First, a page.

Halloween is not only about putting on a costume, but it’s about finding the imagination and costume within ourselves.

Halloween is not only about putting on a costume, but it’s about finding the imagination and costume within ourselves.


Halloween is the day when we get it right. Strangers come to us, beautiful, ugly, odd or scary, and we accept them all without question, compliment them, treat them kindly, and give them good things. Why don’t we live like that?

Halloween breaks the rules. We are prone to dress up in costume to the delight of not only others, but to our inner child who never wishes to fully grow up. In this magic holiday, we are given express permission to divert from the norm, arrive wherever it is that we are headed, and show ourselves as an internal expression of our imagination. 

When the barriers are broken, and we are acting disparate from how we might feel at another time of the year, there is an internal joy and satisfaction of breaking the norm, acting out and behaving differently than any other day of the year.

If you were in a supermarket in the middle of June, and three large men came walking through looking like the grim reaper, a psycho clown and a zombie, you might reflexively grab your child or loved one and make for the door, assuming something was very wrong. Yet on this day, of all days, you would not think twice.

When the children from the neighborhood knock on your door, you are happily desirous of giving them some treat for their efforts and complimenting them on their creativity, regardless of topic or subject matter. 

For those of us who spend a majority of our time operating in the creative realm, Halloween is less of a unique diversion and more of a moment of normality in which everyone around us is invited to behave same, to express how they wish to be seen and allow others to comment freely, with honest appreciation for the creativity that each of us have opted to express.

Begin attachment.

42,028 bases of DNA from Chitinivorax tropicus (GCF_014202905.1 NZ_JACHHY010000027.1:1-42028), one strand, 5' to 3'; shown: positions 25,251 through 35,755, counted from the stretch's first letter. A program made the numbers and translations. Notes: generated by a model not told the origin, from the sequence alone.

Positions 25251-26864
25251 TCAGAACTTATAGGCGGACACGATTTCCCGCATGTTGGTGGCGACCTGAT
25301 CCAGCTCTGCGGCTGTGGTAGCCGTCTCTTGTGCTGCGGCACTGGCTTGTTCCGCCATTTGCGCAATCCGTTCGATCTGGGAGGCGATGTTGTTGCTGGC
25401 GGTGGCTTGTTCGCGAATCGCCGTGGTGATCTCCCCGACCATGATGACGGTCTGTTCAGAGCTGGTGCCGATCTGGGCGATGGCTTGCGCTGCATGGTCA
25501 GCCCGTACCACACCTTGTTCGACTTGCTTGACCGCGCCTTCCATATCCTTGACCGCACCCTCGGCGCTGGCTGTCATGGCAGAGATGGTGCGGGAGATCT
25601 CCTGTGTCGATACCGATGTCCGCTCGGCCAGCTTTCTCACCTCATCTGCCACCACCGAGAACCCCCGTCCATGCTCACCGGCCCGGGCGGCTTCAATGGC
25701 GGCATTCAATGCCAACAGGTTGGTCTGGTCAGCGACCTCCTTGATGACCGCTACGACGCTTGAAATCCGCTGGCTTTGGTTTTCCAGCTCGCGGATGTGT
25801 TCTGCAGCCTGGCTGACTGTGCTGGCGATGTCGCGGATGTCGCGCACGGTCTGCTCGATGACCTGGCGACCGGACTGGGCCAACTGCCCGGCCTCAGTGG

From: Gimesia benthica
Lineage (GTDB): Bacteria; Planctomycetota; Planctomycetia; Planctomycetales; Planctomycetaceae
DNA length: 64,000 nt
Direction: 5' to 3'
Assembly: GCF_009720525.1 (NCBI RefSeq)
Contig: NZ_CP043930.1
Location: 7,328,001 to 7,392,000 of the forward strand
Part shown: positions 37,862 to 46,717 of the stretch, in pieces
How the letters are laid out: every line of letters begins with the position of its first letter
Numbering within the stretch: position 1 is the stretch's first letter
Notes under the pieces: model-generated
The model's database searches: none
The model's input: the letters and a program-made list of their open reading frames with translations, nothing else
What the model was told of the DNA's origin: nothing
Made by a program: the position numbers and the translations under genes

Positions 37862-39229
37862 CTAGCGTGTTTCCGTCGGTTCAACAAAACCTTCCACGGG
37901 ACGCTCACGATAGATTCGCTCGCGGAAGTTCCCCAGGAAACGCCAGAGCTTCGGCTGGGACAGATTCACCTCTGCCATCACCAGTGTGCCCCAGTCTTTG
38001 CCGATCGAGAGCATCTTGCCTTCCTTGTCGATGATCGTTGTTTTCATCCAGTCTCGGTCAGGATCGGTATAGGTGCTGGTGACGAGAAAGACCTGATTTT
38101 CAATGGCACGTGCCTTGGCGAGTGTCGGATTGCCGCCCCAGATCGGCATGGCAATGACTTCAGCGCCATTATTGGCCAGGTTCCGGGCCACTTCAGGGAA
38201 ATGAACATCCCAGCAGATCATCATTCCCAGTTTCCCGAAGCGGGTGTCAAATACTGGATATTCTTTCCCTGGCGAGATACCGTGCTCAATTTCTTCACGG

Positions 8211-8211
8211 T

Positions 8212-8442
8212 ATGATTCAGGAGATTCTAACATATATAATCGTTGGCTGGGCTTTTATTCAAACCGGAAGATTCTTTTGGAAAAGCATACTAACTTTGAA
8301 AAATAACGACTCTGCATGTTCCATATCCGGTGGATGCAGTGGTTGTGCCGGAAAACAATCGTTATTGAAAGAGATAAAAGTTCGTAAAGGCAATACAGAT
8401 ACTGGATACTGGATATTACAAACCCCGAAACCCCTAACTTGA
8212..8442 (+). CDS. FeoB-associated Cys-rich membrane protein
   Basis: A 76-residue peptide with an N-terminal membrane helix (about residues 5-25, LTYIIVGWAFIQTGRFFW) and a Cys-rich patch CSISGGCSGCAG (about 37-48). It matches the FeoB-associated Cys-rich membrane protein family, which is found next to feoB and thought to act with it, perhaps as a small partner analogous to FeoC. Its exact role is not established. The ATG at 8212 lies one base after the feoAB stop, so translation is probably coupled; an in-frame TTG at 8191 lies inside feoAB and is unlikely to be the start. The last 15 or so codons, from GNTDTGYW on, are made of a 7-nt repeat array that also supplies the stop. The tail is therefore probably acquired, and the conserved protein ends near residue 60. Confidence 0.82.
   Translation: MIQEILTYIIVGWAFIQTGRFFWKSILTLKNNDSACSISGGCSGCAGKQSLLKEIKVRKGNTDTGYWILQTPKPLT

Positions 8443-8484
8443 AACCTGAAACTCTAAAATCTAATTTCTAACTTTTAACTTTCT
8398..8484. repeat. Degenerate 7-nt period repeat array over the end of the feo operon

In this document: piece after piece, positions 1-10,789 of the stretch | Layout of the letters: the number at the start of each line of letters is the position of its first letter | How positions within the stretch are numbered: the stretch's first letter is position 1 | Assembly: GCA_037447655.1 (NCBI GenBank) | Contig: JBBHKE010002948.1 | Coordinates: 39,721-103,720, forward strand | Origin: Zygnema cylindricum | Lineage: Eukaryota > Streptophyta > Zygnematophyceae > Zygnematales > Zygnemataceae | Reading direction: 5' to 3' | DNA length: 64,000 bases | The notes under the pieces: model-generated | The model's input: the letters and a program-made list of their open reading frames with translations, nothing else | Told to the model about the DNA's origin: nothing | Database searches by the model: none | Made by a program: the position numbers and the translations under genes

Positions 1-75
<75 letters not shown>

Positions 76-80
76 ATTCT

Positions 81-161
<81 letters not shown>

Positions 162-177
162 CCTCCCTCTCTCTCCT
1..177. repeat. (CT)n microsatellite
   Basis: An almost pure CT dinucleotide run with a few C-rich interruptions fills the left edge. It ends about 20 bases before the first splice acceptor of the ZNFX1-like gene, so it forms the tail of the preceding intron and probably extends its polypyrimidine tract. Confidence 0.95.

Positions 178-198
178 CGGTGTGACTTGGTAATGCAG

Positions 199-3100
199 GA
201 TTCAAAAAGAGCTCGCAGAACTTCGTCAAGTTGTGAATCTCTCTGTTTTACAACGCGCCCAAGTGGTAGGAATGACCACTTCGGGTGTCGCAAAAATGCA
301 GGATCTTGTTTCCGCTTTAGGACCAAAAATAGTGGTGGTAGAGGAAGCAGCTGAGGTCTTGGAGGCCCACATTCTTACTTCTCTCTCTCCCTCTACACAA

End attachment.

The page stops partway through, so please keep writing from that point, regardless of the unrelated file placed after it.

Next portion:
I would argue that Halloween shares a commonality with theme parks, in that it is a secluded experience designed to awaken the inner child and enable that child to openly behave in ways that will not be acceptable the next day or in the next place. 

Whatever your plans today, take a few moments to empower your inner child to have fun. Be playful and celebrate that in others. Recognize that perhaps there are deeper lessons to Halloween than what is experienced at face value and enjoy the holiday!

Happy Halloween!

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Written by Brian Weiner
When I was 5 years old, I discovered that the lemon tree in the backyard + dixie cups + water and sugar and I was in business. I have been hooked on that ever since. In 1979, I borrowed $14,000 to create a brand new product... photographic greeting cards with no text on the inside, called Paradise Photography. That was the start of The Illusion Factory. Since then, The Illusion Factory has been entrusted by all of the major studios and broadcasters with the advertising and marketing of over $7 billion in filmed, live, broadcast, gaming, AR, VR and regulated gaming forms of entertainment, generating more than $100 Billion in revenue and 265 awards for creativity and technology for our clients. When I took a break from film school at UCLA to move to Hawaii, my mother did not lecture me. Instead, she took 150 of her favorite aphorisms and in her beautiful calligraphy, wrote them artistically throughout a blank journal. That is the origin of the Lessons from the Mountain series. Since then, on my journeys to the top of a mountain to watch the sunrise, I have spent countless hours contemplating words of wisdom from the sages of all races, genders and political persuasions, constantly accumulating the thoughts to guide me on my life path. I hope you enjoy my books. Please let me know your thoughts, as I highly value your feedback!